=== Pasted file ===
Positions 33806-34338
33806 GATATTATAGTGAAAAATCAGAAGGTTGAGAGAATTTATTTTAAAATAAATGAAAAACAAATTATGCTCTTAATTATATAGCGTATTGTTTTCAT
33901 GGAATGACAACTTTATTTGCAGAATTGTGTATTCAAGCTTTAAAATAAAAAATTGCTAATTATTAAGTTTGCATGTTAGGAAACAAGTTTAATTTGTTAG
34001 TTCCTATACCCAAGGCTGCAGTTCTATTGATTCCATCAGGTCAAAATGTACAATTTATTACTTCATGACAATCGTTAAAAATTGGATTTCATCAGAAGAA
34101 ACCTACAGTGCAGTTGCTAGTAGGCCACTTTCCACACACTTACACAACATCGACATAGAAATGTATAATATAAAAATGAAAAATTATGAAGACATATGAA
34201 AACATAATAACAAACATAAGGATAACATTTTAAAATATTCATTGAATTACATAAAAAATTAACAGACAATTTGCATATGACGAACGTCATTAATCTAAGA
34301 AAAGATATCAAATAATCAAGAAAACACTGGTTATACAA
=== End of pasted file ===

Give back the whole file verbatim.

Positions 33806-34338
33806 GATATTATAGTGAAAAATCAGAAGGTTGAGAGAATTTATTTTAAAATAAATGAAAAACAAATTATGCTCTTAATTATATAGCGTATTGTTTTCAT
33901 GGAATGACAACTTTATTTGCAGAATTGTGTATTCAAGCTTTAAAATAAAAAATTGCTAATTATTAAGTTTGCATGTTAGGAAACAAGTTTAATTTGTTAG
34001 TTCCTATACCCAAGGCTGCAGTTCTATTGATTCCATCAGGTCAAAATGTACAATTTATTACTTCATGACAATCGTTAAAAATTGGATTTCATCAGAAGAA
34101 ACCTACAGTGCAGTTGCTAGTAGGCCACTTTCCACACACTTACACAACATCGACATAGAAATGTATAATATAAAAATGAAAAATTATGAAGACATATGAA
34201 AACATAATAACAAACATAAGGATAACATTTTAAAATATTCATTGAATTACATAAAAAATTAACAGACAATTTGCATATGACGAACGTCATTAATCTAAGA
34301 AAAGATATCAAATAATCAAGAAAACACTGGTTATACAA